How to choose a wedding photographer David McAuley Ireland



A wedding photographer with a good personality is essential for a number of reasons. Someone with a warm and welcoming personality will make you feel more at ease on your wedding day. If they are confident, they will be able to give you direction without making you feel overwhelmed. Ensure you meet with the photographers you are thinking of booking before paying a deposit so that you can see if you ‘mesh well’ together – someone who you get on with and who immediately makes you feel at ease will be a good match on the day. What is very important in making a couple feel relaxed is always remembering that I am there for them and not for myself. Having the bridal preparations as part of the day’s shoot is always beneficial as I’ve just blended into the mix by the time the ceremony comes around. Part of my job on the day is to guide the couples but not dominate their day. If a couple or bridal party or their guests for that matter, are not relaxed with what is happening then it will be reflected in their images. Every wedding shoot is unique to that couple and what might suit one couple wouldn’t necessarily be comfortable for another couple. Ideally,  I will have met my couples more than once before their wedding day and chatted about all aspects of their plans and what’s important to them.   


How to choose a wedding photographer David McAuley Ireland



Is photography his or her full-time job, or is it something they do a couple of times a year to supplement their income? Someone whose whole career is dedicated to photography will have the very best equipment for taking the photos, editing and producing your albums. Someone who has already invested in the right equipment and can work out their costings exactly will often be able to fit into your budget more easily, rather than someone who is perhaps taking a day off their full-time job to shoot your wedding and needs to cover that cost as well as their equipment and time.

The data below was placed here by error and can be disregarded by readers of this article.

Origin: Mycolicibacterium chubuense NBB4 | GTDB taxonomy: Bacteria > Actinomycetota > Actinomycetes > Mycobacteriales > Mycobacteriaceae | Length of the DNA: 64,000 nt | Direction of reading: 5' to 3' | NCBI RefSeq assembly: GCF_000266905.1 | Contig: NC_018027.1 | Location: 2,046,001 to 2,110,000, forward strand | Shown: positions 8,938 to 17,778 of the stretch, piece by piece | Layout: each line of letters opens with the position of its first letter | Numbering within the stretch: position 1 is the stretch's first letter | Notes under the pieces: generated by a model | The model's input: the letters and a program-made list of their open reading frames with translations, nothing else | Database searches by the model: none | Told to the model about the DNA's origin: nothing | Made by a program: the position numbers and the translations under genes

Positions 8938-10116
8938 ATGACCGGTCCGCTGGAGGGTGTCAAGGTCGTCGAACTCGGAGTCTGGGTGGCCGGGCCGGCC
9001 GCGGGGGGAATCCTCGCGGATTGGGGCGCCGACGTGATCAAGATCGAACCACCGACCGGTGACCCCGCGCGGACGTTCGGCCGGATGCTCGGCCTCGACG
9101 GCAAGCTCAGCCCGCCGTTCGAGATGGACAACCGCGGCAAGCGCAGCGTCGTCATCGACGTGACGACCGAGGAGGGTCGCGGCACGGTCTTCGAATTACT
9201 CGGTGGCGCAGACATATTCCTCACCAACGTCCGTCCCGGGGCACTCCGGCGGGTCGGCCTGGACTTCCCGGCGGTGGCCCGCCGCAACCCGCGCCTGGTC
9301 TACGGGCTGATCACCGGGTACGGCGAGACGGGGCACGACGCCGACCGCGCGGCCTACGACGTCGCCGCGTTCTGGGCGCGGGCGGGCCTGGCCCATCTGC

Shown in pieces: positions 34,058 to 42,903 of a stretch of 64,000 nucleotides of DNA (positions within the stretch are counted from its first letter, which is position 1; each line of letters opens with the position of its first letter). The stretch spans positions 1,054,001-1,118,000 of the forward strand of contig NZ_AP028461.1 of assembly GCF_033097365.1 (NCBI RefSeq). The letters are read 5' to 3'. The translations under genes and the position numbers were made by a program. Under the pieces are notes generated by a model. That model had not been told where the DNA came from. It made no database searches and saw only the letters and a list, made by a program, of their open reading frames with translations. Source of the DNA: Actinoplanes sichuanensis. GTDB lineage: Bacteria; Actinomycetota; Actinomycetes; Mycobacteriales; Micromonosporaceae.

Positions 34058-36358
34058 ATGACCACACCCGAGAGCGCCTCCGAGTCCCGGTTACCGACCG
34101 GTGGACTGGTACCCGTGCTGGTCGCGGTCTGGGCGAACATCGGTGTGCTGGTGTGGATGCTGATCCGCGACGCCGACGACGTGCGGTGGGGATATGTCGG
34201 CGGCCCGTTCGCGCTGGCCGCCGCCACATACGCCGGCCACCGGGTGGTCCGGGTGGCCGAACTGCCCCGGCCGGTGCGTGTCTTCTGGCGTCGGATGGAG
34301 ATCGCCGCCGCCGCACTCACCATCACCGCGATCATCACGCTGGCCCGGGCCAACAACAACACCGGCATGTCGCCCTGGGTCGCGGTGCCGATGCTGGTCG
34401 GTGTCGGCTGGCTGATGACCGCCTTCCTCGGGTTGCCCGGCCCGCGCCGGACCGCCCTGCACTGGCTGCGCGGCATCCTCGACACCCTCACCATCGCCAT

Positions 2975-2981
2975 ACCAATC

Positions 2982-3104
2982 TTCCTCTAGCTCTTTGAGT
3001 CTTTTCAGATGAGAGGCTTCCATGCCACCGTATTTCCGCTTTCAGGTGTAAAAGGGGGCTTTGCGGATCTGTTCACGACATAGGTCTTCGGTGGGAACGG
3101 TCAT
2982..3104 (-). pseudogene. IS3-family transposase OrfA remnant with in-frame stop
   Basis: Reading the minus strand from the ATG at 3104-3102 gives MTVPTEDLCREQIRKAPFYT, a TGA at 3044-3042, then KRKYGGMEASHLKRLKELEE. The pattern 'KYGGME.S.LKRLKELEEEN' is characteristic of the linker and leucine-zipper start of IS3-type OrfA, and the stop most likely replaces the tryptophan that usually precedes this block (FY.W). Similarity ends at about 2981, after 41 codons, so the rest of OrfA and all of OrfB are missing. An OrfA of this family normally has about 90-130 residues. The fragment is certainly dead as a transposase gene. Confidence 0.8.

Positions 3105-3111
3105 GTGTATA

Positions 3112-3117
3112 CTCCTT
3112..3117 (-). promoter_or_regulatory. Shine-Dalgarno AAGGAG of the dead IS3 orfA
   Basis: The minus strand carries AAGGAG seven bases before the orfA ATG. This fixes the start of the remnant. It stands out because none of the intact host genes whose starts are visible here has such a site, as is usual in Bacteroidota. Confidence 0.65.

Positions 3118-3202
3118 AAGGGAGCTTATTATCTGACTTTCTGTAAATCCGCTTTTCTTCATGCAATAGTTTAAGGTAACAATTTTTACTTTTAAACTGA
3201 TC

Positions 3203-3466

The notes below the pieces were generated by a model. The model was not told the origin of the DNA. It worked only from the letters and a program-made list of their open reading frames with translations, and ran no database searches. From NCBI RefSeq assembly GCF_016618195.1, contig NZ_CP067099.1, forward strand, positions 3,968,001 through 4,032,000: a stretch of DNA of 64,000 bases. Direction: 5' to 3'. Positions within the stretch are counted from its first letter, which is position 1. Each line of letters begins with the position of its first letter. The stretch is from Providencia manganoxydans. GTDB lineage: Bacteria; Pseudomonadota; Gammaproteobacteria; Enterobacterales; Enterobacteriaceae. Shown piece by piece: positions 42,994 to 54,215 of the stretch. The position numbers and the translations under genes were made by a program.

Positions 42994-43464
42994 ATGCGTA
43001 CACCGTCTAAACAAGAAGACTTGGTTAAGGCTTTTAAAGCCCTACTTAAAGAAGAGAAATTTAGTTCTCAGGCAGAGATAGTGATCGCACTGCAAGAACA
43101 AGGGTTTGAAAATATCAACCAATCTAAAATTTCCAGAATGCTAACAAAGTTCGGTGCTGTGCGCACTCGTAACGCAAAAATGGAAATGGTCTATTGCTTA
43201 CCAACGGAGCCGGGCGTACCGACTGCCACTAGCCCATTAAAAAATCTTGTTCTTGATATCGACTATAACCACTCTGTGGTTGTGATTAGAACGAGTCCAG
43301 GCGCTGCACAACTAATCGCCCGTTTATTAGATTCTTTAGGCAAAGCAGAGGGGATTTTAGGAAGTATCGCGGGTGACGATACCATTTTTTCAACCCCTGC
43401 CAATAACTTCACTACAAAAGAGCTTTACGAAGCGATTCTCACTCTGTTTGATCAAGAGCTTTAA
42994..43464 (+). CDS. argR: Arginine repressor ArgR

How to choose a wedding photographer David McAuley Ireland



Each photographer will have their own personal style. Some specialise in posed photographs, with a list of shots they need to get throughout the day. This may suit a couple who are very specific about what they want. Others specialise in ‘candid’ or documentary-style photography, which will capture a more natural look and often involves lots of shots of your guests having fun.  My style is a mix of ‘candid’ and ‘directed’ images depending on the stage of the day and often they blend into each other. I may arrange a particular shot but it’s the follow-on images I’m really interested in. For me weddings are about the people involved, not just the couple but also the bridal party, the guests etc. I like to be interactive and try to make people feel at ease. Great venues and decorations are good to shoot but it’s the emotions & interactions between the people that really counts.


How to choose a wedding photographer David McAuley Ireland



When it comes to how much to budget for wedding photography, it is a very individual decision for each couple. While some couples have a very comfortable budget, others may not have as much to spend. Some wedding experts suggest that your wedding photography will cost 10%-15% of overall budget. Many photographers however will have a number of different packages that can suit a variety of budgets, for example providing your finished photos in digital format only. This could be a great option for a couple on a smaller budget who may choose to get their photographs printed and framed at a later stage. It is important to bear in mind that a photographer coming in a lot cheaper than some of their competitors may not always mean that you will get the same quality. The overall time involved in shooting and editing photos right through to delivering the final product can be 30+ hours. You must decide how important the photography of your wedding is to you, and decide how that matches into your budget. If it is an essential part of your day, then your budget should reflect that, as it would for any major purchase in your life be it wedding or non-wedding related.


How to choose a wedding photographer David McAuley Ireland